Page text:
Discussion Papers

No. 428: Drivers and barriers to commercially negotiated access to alternative FTTB/H network infrastructures

(full version only available in German)

Authors: Christin Gries, Christian Wernick


Open Access has been subject to intensive discussions in Germany for years. Nevertheless, the number of FTTC, FTTB and FTTH connections that are marketed in Germany on the basis of Open Access is comparatively low. This is surprising, as the immense costs for FTTB/H deployment can be seen as strong economic incentives for players to implement Open Access. At the same time, there were numerous activities and initiatives to promote the development of Open Access.

This paper focuses on a subset of the Open Access theme complex, namely commercially negotiated access to alternative FTTB/H infrastructures. In particular, the focus is on drivers and obstacles to corresponding agreements. This issue is increasingly gaining importance, as the coalition agreement favours the creation of investment incentives through non-discriminatory access (in the sense of Open Access) instead of a continuation of the existing ex-ante regulation regime.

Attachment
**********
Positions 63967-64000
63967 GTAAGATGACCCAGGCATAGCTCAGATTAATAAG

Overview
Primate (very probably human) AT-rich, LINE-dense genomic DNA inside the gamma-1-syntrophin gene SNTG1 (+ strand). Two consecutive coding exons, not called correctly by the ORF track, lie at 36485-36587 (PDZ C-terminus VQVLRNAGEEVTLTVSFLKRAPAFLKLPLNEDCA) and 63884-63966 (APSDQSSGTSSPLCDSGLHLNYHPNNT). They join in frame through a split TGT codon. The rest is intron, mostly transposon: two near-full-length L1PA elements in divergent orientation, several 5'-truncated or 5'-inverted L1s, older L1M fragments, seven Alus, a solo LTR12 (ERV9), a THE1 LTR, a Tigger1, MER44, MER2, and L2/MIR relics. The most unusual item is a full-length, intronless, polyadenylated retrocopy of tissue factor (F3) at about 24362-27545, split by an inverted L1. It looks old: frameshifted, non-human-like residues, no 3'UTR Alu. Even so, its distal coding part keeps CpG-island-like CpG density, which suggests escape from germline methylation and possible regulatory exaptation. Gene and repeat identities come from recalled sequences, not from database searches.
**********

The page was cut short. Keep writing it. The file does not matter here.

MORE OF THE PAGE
The study first outlines the concept of Open Access and addresses the different conceptual dimensions (regulation, public funding, market). It can be stated that after several years of stagnation, several commercial agreements have been closed recently, facilitated in particular by progress in the development of common standards and the role of platforms.

The main obstacle to greater market penetration is the low market maturity of the fibre or gigabit market in Germany. On the one hand, the number of regions in which such products can be marketed is very low. On the other hand, even where fibre products are available, related marketing focuses on speed rather than on the underlying technologies and/or their quality parameters. As a result, additional willingness to pay for FTTB/H connections is often low hardening agreements between wholesalers and wholebuyers.

However, it can be assumed that the expected dynamisation of FTTB/H expansion will also have positive implications for commercially agreed Open Access.

Discussion Paper is available for download.

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